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Massage is a fantastic way to reduce muscle spasms and trigger points in the buttocks and legs. To target trigger points in the piriformis muscle, use massage balls. Lie down on the floor or other firm surface. Place a massage ball under the buttocks. With your legs bent, roll around on the ball until it moves toward the hip joint. Then, drop your bent knee to the side. You should feel the tight piriformis muscle. Leave the ball in place until you feel the muscle release.
Piriformis Syndrome Exercises
Exercises can gently stretch and strengthen the piriformis, along with other supporting muscles in the buttocks and legs.
The best piriformis syndrome stretches include:
Lie on your back and bend your knees. Move the outer foot (at the ankle) of one leg onto the lower thigh of the other leg. Place your hands behind the thigh and pull your knee in toward your chest until you feel a stretch in the buttock. Hold for 30 seconds before repeating on the other leg. Repeat five times, up to three times daily.
Standing Outer Hip Stretch
Standing upright, raise one leg and rest the foot on the knee of the other leg. Gently sit back, as if about to sit in a chair. Keep your back straight and your shoulders back. Engage your stomach muscles to keep you upright. Your hands can rest on your raised leg for extra stability if needed. Hold for 30 seconds before repeating on the other leg. Repeat three times daily.
Lie on your side and place your arm under your head. Bend your knees, keeping your legs together. Slowly raise the top knee so that your legs resemble a clamshell opening. Hold for five seconds before closing the clamshell. Repeat ten times before changing to the other side.
Lying Hip Abduction
This strengthening exercise involves moving the leg out sideways against resistance. You’ll need a resistance band that you can attach to a door or other fixed object. Lie down on your side and raise your upper body on your forearm. Keep your elbow directly under your shoulder. Raise your upper leg as much as you can without straining, before lowering it in a controlled motion. Repeat 20 times on each side. Work up to three sets of 20 reps each day.
Kneeling Hip Extension
Get on the floor on all fours. Your shoulders and hands should be in alignment, as should your hips and knees. Raise one knee off the floor, keeping it bent, so the sole of the foot moves towards the ceiling. In a controlled motion, lower the leg almost to the floor. Repeat fifteen times before changing legs. Do two sets of fifteen repetitions per leg each day.
Piriformis Syndrome Physical Therapy
If your symptoms don’t go away with home treatments, you may need to see a physical therapist who can show you the best exercises for piriformis syndrome. They will also be able to tell you what exercises to avoid.
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Wearing a brace can help with posture and alignment, which may reduce pressure on the piriformis muscle and sciatic nerve. A brace also provides compression therapy to increase circulation and reduce stiffness. You can wear a brace during everyday tasks or workouts to reduce symptoms.
Osteopathic treatment aims to fix misalignments that contribute to piriformis syndrome. This type of joint manipulation can also increase range of motion in the lower body.
Piriformis Syndrome Surgery
In rare cases, some people with chronic piriformis syndrome may need surgery to loosen the piriformis muscle and reduce pressure on the sciatic nerve. Surgery is usually minimally invasive and has a high success rate.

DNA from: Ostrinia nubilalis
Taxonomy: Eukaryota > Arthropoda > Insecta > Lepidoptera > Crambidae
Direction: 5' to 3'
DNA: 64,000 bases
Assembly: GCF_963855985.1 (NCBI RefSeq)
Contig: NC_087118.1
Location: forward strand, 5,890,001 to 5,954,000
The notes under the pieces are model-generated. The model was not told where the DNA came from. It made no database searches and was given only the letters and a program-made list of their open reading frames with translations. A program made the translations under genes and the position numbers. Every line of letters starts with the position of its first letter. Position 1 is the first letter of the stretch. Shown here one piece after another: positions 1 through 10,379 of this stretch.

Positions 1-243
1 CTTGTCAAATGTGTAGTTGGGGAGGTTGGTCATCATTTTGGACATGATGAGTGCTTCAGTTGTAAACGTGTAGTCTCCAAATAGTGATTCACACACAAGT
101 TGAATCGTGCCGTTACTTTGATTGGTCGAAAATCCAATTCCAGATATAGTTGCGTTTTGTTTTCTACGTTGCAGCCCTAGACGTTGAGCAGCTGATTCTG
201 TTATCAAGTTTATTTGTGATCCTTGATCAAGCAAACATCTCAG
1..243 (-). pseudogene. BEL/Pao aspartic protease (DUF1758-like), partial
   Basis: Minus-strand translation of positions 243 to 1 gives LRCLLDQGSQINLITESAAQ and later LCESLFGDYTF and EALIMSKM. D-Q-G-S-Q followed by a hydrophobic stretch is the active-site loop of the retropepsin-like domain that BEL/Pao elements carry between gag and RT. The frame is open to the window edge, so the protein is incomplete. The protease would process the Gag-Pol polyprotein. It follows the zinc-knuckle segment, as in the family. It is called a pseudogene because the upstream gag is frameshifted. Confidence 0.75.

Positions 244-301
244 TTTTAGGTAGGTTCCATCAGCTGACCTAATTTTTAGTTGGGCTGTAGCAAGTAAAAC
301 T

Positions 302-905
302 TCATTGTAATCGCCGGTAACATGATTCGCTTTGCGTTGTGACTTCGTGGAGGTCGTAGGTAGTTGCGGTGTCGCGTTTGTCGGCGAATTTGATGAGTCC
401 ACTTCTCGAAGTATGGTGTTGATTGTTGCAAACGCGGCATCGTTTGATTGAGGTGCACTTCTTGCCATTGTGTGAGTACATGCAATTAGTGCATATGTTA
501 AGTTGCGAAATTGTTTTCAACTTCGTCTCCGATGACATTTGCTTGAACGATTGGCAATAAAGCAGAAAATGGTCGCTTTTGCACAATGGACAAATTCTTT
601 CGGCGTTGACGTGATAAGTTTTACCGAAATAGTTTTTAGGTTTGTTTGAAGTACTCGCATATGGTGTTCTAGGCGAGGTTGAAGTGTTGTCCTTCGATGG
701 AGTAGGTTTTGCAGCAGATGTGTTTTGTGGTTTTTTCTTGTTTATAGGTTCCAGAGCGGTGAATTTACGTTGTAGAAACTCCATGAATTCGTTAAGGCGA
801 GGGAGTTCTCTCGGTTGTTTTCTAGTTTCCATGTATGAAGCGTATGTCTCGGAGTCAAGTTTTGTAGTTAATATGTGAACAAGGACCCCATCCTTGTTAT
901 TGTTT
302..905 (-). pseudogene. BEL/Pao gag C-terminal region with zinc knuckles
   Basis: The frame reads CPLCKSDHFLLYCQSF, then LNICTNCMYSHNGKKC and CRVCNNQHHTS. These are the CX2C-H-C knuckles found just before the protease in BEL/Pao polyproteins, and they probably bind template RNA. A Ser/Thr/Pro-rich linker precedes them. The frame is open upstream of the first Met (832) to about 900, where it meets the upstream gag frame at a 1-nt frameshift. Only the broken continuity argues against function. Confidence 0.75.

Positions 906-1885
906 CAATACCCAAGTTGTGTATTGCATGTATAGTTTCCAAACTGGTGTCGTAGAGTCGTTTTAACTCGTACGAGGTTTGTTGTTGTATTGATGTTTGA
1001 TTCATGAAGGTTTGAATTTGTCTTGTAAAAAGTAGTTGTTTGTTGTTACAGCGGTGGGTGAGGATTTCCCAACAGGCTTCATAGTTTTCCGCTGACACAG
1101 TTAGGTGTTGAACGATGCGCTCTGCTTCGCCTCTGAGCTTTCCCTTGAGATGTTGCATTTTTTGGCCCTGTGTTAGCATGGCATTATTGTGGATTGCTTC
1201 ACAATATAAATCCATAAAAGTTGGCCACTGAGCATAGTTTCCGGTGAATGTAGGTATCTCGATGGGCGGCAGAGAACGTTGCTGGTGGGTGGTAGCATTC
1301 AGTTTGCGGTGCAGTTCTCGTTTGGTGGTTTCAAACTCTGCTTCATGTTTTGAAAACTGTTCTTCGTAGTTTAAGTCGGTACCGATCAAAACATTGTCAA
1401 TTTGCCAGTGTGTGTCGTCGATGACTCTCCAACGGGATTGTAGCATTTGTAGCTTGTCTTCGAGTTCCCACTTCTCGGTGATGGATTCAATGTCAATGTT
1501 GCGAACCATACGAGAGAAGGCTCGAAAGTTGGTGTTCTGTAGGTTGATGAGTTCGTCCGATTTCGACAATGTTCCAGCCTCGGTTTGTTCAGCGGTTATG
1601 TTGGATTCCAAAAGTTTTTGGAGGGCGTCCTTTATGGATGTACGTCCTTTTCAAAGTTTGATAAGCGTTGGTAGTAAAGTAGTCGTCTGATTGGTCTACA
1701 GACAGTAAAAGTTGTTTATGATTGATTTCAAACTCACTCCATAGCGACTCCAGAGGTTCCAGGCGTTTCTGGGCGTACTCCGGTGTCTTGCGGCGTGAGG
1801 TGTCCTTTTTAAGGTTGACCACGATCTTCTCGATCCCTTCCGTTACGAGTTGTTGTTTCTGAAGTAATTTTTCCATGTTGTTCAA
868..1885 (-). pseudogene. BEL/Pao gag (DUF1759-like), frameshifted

Recovery from piriformis syndrome depends on the severity of your condition, your anatomical makeup, and the treatments you use.
Piriformis syndrome recovery is generally easy to achieve using home treatments such as rest, hot and cold therapy, and supportive braces. It’s also important to engage in a regular stretching routine or attend a physical therapist.
Those who have more severe cases of piriformis syndrome usually experience relief after taking medications or undergoing surgery.
Piriformis Syndrome Prevention
To prevent piriformis syndrome, try the following:
Engage in regular physical activity to develop strong and flexible muscles and joints.
Stretch fully before workouts.
Use a heating pad on the buttocks and legs before exercising to help warm up the piriformis muscle, especially in cold weather.
Gradually build up the intensity, duration, and frequency of activities.
Avoid running on uneven terrain or up and down inclines.
Never remain inactive for too long. If you have a desk job, you should walk around for a few minutes every hour.
Wear a brace during activities that trigger symptoms if you have experienced piriformis syndrome in the past.
Do not keep your wallet in your back pocket when sitting down.
Enjoying Relief from Piriformis Syndrome
Although piriformis syndrome is an uncommon condition, a significant percentage of the population are at risk of developing it. If you experience sciatica symptoms, try using some of the most effective piriformis syndrome cures, including rest, hot and cold therapy, TENS, and medication. To avoid pressure on the sciatic nerve, stretch daily and massage the piriformis muscle to prevent spasms.
Jessica Hegg is the content manager and at ViveHealth.com. With vast product knowledge and understanding of individual needs, she aims to share valuable information on making smart buying choices, overcoming obstacles and overall improving the quality of life for others. Avid gym-rat and nutrition enthusiast, she’s interested in all things related to staying active and living healthy lifestyle.